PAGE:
Jordan And Strahm ‘Spread’ New Horror Comic With Intense Free Teaser [Interview]
New York Comic-Con 2013 afforded attendees their share of comic book debuts, ashcans and teasers in Artist's Alley, but only one featured an axe battle against an old man in a parka with a multi-fanged mouth for an eyeball. That comic? A teaser for Spread by writer Justin Jordan (The Strange Talent of Luther Strode), artist Kyle Strahm (Haunt) and colorist Felipe Sobreiro (Heavy Metal). Jordan and Strahm gave away a roughly 14-page teaser of the potential series at the show with hopes of seeing the "Lone Wolf and Cub in a world eaten by John Carpenter's The Thing" horror comic resonate with readers and potentially spark a fuller publishing plan. For those who weren't able to attend NYCC, the team has posted the full teaser comic in digital form as a free (NSFW) download through October 25. CA hit up Jordan and Strahm to see what's on the horizon for the title and its team... and also to see if they'd played putt-putt together.
ComicsAlliance: The two of you met two years ago at NYCC and formed a working relationship over the course of subsequent conventions until the actual Spread teaser culminated at this year's show. What happened in-between all of that? Did you guys go play mini golf or anything to cement a creator bond?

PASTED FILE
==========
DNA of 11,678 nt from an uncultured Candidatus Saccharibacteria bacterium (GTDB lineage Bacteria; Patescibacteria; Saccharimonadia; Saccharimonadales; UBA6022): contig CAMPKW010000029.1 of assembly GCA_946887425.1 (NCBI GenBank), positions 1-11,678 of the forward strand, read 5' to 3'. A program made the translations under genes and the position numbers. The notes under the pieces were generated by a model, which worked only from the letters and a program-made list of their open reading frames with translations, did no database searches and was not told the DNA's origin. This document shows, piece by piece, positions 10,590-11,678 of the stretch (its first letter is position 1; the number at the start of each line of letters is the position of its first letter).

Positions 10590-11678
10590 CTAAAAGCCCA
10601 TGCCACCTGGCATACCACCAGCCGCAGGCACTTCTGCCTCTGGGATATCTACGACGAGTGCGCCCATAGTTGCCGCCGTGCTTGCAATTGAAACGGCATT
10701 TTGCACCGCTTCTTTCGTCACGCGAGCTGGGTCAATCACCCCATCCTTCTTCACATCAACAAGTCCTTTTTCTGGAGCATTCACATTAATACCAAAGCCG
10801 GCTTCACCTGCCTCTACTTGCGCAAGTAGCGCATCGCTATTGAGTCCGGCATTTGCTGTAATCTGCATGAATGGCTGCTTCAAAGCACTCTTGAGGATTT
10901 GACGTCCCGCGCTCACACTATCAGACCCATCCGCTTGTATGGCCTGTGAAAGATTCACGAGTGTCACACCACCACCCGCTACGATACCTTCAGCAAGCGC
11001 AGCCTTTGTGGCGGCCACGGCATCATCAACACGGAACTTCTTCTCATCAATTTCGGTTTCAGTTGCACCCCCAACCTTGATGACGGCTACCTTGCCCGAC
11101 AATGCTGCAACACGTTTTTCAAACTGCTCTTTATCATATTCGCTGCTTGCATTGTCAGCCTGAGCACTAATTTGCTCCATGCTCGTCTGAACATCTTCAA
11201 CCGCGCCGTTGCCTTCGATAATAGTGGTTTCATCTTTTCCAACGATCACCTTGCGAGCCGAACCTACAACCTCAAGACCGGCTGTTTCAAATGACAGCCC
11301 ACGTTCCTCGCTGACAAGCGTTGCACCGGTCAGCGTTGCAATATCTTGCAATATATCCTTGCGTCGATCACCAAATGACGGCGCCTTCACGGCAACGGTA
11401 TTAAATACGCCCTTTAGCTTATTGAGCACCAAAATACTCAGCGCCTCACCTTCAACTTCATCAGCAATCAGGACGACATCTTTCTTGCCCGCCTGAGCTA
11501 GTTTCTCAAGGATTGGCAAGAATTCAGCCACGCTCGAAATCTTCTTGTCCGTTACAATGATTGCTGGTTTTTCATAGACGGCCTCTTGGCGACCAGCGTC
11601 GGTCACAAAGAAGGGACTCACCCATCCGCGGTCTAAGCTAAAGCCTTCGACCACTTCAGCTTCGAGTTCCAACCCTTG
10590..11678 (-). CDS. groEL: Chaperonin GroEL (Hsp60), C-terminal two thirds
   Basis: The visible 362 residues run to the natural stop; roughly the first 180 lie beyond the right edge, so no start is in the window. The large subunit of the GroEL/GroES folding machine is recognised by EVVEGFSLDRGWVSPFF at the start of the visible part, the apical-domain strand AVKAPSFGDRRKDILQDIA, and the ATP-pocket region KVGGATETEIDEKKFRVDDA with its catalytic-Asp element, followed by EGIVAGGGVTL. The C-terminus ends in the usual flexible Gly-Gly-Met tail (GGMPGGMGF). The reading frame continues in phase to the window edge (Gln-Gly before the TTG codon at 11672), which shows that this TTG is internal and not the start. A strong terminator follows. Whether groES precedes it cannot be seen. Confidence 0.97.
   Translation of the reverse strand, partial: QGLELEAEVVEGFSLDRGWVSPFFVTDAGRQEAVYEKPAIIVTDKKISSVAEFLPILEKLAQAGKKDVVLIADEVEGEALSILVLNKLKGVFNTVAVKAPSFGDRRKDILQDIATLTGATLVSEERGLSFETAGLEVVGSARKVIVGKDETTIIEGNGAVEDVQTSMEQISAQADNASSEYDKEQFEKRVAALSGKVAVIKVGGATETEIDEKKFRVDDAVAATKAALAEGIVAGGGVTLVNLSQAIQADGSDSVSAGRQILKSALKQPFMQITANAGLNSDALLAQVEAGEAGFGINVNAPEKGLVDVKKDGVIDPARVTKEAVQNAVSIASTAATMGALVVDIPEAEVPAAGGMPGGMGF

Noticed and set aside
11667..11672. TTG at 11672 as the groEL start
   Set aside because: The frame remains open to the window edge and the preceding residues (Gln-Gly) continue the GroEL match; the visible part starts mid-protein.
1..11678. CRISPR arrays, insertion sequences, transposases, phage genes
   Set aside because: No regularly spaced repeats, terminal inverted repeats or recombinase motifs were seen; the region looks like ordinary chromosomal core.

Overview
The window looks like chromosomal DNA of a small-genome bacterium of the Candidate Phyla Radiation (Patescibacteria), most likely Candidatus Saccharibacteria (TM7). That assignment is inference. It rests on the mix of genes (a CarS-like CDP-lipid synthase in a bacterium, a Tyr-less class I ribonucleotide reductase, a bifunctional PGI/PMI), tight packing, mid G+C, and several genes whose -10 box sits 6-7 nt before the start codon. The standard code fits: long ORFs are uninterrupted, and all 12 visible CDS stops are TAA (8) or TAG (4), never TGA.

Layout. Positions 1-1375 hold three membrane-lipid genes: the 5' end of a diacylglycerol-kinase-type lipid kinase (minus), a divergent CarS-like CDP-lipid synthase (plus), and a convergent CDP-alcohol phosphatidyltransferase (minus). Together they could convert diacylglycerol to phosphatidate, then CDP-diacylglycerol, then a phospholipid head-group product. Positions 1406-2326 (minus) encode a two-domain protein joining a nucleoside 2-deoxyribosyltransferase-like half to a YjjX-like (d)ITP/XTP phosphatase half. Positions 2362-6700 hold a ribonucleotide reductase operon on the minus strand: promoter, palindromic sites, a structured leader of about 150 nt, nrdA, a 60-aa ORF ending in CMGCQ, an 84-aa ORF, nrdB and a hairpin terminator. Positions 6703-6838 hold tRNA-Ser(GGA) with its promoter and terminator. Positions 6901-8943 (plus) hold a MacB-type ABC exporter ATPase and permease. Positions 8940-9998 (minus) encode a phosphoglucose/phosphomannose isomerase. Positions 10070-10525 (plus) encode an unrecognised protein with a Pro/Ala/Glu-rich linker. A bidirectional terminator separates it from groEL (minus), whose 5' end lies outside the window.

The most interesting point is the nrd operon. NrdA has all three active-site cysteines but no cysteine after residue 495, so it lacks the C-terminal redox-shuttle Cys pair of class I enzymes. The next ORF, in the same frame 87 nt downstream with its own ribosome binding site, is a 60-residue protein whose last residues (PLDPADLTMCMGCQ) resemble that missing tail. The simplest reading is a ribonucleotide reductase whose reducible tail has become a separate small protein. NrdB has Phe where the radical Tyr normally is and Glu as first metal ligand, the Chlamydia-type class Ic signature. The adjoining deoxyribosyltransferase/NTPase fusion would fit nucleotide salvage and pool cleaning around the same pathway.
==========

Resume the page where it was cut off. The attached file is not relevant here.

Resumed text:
Justin Jordan: Mostly just the sexting.
A lot of e-mailing, really. Our Spread e-mail convo is now hundreds of exchanges along, if not up over a thousand. But beyond that, we hadn't seen each other since last NYCC. Which is not even sort of unusual. I've never met, for instance, Patrick Zircher or Brad Walker or Edgar Salazar, to name a couple of artists I've worked with a lot. Hell, I just last week met Felipe Sobreiro, who is coloring Spread and Luther Strode, and I've been working with him for four years now.
So e-mail goes a long way. Which is good, because I live in the middle of nowhere and am not much of a phone guy. It's helpful when you just get along with someone, which has proved to be the case with Kyle and me. Some people you just have similar thoughts and sensibilities with. That cover for the Spread teaser, for instance, is pretty much the exact cover I was going to ask Kyle to do, which he did without me asking.
Welcome to the hivemind, Kyle.
Kyle Strahm: There has been no mini-golf, but now you have me thinking about a mechanical hazard modeled after Justin and his luscious ruby hair. The hive-mind is alive and strong. We're to a point in our correspondence where we can be okay sending each other a one-word e-mail. And that works just fine.
CA: You're both really open about the material that inspired this comic. How important do you think it is for genre stories to wear their influences on their sleeves -- or at least be upfront about what's informed them?
JJ: I'm not sure it's important, but it's not a bad thing. I mean, I'm in my mid thirties now, so I was a teenager when Quentin Tarantino really hit it big with Pulp Fiction. And that movie doesn't hold back with the influences, and Tarantino in general doesn't make any bones about what he does. I think there's an influence of that on me.